A Writer’s Guide to Fighting: The Jab

Welcome to the October 2015 edition of Righting Crime Fiction. This month, I’m continuing with the “Writer’s Guide to Fighting” series and moving into strikes. Authors will probably find the section on strikes, which will cover quite a number of lessons and span many months, the most relevant. This is where I’ll describe how to execute different strikes and provide the correct names for each. When it comes to fight scenes in fiction, this is where I see the most mistakes. An author might have a character knock another character unconscious with a jab or have a right-handed character deliver a left cross. While these are not “fatal” errors, readers with fight experience will recognize the lack of research and might mention it negatively in a review.

Speaking of the jab, it’s the strike I’ll highlight this month. While I’ll be speaking to your “cop” characters, these techniques are not unique to law enforcement, so any of your characters can use them. As an example, if you’re writing a romance, your protagonist could shoot a jab to the nose of your antagonist, snapping his head back and causing blood to spill from his nostrils.

LEFT JAB (to the head)

The jab is a quick, snapping punch that is executed with the lead hand. The lead hand is the left hand for right-handed fighters, and the right hand for left-handed fighter. Since your lead hand is closest to the suspect, the jab will connect at a higher rate than other punches. The jab can be used to distract an aggressive suspect, to set up follow-up punches, and can even be used defensively to disrupt a suspect’s attack. If developed properly and delivered correctly, it can be a very effective punch in your bag of striking tricks.

While it is not a power punch, a stiff jab to the face can potentially snap a suspect’s head back and stun him. This could be enough to cause some suspects to discontinue their aggressive behavior, but this will be the exception and not the norm. You should always be prepared to execute follow-up strikes after a jab, and these strikes should be delivered immediately and explosively—before the suspect has time to uncross his eyes and clear his head.

Target Areas:   Forehead, Eyes, Nose, Chin, Throat

Step One:  For maximum power, from the Fighting Stance (see Fig. 2.1) utilize a Front Step while quickly extending your left fist forward in a straight line from your chin toward the target (see Fig. 2.2). Do not lift your left elbow away from your body as your arm unfolds into the punch, because this will detract from your power and speed of delivery. Your elbow should travel directly upward as your arm extends.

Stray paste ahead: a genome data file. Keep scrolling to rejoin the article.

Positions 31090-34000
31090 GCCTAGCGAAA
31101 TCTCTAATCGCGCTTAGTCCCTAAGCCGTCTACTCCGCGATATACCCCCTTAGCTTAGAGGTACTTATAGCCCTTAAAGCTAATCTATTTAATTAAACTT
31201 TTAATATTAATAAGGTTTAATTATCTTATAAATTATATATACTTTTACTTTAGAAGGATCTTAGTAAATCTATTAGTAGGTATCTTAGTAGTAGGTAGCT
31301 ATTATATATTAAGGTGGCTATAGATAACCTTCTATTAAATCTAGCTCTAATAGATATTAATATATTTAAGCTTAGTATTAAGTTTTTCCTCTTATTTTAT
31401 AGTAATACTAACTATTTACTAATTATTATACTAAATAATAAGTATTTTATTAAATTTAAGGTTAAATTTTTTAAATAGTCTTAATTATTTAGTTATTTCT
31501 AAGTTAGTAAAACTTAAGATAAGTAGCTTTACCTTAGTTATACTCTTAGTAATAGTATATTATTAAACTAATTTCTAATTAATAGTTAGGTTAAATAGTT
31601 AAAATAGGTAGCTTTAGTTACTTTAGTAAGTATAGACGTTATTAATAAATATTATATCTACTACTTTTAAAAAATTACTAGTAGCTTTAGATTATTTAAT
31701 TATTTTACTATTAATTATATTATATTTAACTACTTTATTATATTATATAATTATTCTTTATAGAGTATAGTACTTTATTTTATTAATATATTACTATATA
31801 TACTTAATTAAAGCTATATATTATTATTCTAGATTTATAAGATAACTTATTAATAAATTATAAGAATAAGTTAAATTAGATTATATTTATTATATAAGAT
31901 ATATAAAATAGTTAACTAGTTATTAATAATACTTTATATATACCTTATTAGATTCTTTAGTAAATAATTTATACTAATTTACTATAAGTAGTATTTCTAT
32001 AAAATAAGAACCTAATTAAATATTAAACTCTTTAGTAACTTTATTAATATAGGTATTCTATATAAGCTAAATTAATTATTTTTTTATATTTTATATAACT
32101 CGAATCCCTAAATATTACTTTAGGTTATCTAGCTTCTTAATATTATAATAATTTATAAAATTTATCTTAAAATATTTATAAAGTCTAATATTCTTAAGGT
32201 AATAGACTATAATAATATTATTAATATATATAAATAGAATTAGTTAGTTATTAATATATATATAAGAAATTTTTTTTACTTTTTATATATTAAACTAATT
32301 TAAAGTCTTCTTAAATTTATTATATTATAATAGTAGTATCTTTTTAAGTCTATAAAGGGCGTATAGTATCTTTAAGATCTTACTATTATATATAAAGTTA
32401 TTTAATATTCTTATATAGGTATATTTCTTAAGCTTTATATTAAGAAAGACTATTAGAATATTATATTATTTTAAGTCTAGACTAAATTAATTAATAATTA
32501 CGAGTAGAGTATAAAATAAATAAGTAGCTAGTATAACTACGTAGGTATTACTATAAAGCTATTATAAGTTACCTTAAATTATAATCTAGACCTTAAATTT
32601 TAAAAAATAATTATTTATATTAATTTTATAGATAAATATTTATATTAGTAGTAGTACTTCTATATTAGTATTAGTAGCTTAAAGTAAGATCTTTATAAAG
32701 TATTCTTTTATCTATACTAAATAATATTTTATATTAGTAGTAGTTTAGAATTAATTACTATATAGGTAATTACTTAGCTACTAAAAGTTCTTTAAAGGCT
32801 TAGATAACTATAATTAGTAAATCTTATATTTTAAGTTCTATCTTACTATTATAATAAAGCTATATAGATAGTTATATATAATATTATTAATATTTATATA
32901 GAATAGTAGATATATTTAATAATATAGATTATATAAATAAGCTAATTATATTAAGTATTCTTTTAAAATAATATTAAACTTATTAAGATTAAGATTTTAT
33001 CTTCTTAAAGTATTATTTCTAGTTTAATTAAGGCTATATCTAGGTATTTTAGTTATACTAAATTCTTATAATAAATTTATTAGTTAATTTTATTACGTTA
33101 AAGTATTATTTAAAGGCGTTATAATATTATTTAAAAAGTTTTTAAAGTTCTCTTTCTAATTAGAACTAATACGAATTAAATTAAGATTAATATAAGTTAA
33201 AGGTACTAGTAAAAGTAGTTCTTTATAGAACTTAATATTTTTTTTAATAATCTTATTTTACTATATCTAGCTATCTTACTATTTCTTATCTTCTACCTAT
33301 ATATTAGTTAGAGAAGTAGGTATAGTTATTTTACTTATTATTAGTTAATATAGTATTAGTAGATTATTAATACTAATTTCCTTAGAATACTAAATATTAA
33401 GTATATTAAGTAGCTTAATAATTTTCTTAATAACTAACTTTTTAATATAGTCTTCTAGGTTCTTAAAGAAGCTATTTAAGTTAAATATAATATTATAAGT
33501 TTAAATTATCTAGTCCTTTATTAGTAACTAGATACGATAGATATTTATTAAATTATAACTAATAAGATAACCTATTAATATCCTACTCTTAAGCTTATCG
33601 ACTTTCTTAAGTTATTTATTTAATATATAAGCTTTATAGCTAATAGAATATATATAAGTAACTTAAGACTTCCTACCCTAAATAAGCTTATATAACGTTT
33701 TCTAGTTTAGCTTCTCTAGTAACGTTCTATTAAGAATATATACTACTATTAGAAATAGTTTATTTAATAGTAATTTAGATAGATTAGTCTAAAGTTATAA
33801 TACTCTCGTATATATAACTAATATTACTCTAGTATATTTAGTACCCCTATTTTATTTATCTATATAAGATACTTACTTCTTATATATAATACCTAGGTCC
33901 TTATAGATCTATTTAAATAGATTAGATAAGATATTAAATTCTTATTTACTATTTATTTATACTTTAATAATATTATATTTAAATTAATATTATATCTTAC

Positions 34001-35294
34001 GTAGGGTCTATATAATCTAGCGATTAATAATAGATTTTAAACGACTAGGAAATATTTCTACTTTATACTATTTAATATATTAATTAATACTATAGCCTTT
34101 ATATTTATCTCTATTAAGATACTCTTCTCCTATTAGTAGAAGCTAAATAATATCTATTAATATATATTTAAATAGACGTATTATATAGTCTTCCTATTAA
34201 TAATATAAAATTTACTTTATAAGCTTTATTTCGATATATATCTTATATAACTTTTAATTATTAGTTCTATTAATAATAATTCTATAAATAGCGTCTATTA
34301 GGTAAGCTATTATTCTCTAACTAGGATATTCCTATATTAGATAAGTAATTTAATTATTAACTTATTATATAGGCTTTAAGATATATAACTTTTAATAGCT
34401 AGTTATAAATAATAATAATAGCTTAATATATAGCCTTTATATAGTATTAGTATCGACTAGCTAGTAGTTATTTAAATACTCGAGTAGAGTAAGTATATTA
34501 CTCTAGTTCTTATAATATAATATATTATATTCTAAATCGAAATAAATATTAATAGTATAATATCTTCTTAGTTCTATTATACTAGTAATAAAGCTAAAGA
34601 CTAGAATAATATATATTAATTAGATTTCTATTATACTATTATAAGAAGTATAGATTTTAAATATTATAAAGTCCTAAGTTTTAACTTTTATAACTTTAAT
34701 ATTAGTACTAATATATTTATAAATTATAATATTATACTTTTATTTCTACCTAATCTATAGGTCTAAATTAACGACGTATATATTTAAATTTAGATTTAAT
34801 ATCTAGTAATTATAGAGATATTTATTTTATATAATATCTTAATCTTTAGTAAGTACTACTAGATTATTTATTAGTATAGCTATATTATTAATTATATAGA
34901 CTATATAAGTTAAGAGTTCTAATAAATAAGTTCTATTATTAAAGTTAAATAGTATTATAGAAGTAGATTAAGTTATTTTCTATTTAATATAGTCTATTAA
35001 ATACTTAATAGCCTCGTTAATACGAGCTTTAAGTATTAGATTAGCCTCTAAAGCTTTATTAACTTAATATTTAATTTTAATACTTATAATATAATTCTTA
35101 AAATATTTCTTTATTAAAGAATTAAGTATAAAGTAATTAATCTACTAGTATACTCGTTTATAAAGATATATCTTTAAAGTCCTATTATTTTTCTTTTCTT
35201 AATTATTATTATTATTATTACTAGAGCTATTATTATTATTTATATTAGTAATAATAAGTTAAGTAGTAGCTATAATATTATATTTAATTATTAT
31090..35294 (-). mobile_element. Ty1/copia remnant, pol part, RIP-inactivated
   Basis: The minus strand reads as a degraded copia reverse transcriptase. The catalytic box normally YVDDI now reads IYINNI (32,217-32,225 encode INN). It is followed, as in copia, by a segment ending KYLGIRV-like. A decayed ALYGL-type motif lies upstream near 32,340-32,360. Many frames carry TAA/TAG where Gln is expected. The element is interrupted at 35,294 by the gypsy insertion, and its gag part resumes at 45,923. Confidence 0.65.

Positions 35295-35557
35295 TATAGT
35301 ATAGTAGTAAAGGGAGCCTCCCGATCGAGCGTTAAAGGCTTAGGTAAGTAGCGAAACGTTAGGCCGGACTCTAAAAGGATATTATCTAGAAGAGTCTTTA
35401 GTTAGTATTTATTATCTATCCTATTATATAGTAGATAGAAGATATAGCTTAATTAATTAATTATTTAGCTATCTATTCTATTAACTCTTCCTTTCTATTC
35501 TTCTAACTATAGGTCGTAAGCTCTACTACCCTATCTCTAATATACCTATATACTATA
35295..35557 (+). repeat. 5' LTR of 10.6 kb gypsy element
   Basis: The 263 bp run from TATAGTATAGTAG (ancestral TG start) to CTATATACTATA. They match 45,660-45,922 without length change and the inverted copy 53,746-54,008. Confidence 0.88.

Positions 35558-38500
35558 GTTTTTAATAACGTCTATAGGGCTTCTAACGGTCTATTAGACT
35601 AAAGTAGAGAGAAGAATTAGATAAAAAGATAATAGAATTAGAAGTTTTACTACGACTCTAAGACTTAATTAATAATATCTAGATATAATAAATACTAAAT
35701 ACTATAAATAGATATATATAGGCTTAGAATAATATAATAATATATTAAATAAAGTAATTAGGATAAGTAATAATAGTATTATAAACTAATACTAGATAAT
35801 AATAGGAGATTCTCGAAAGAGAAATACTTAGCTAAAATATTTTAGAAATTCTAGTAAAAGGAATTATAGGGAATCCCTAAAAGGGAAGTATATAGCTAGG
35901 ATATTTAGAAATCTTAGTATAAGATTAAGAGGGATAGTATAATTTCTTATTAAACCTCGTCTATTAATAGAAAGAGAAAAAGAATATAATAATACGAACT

2.1  2.2

Step Two:  As your left fist nears the end of the extension (approximately the last six inches of the punch), rotate your left hand sharply over in a clockwise direction so that your palm is facing the floor and your fist is at an approximate forty-five degree angle at the end of the punch, while completing the Front Step by bringing your rear leg forward (see Fig. 2.3). The rotating motion of your fist will roll your left shoulder over so that the ball of your shoulder shields your chin. This shielding of the chin will provide protection against a counter right hand. Additionally, rotating your fist to a forty-five degree angle will ensure that you strike with the large knuckles of the index and middle fingers.


Step Three: As quickly and explosively as you executed the Jab, pull your fist back toward your chin (see Fig. 2.4) and return to the Fighting Stance (see Fig. 2.5).

2.4  2.5

LEFT JAB (to the body)

Target Areas:   Chest, Solar Plexus, Stomach, Arms

Executing the left jab to your suspect’s body can be an effective set up punch. It can draw your suspect’s hands down, thereby creating an opening for a strike to the head. When executed to the solar plexus, it can cause some suspects to discontinue their aggressive behavior and sink to the ground, because this is a highly sensitive area for most folks.

Step One:  Dip your body quickly by bending at the knees. The dipping motion will lower your body and, depending on your height versus the suspect’s height, place your shoulders more in line with his torso.

Step Two:  Immediately execute the jab to the body in the same manner as previously described for the jab to the head.


Well, that wraps up the October 2015 segment of Righting Crime Fiction. If any of you have any questions or comments or suggested topics, feel free to contact me at rightingcrimefiction@gmail.com and I will reply as soon as I can.

Until next time, write, rewrite, and get it right!

BJ Bourg is the author of JAMES 516 (Amber Quill Press, 2014), THE SEVENTH TAKING (Amber Quill Press, 2015), and HOLLOW CRIB (Five Star-Gale-Cengage, 2016).

Copyright © 2015 by BJ Bourg. All rights reserved.

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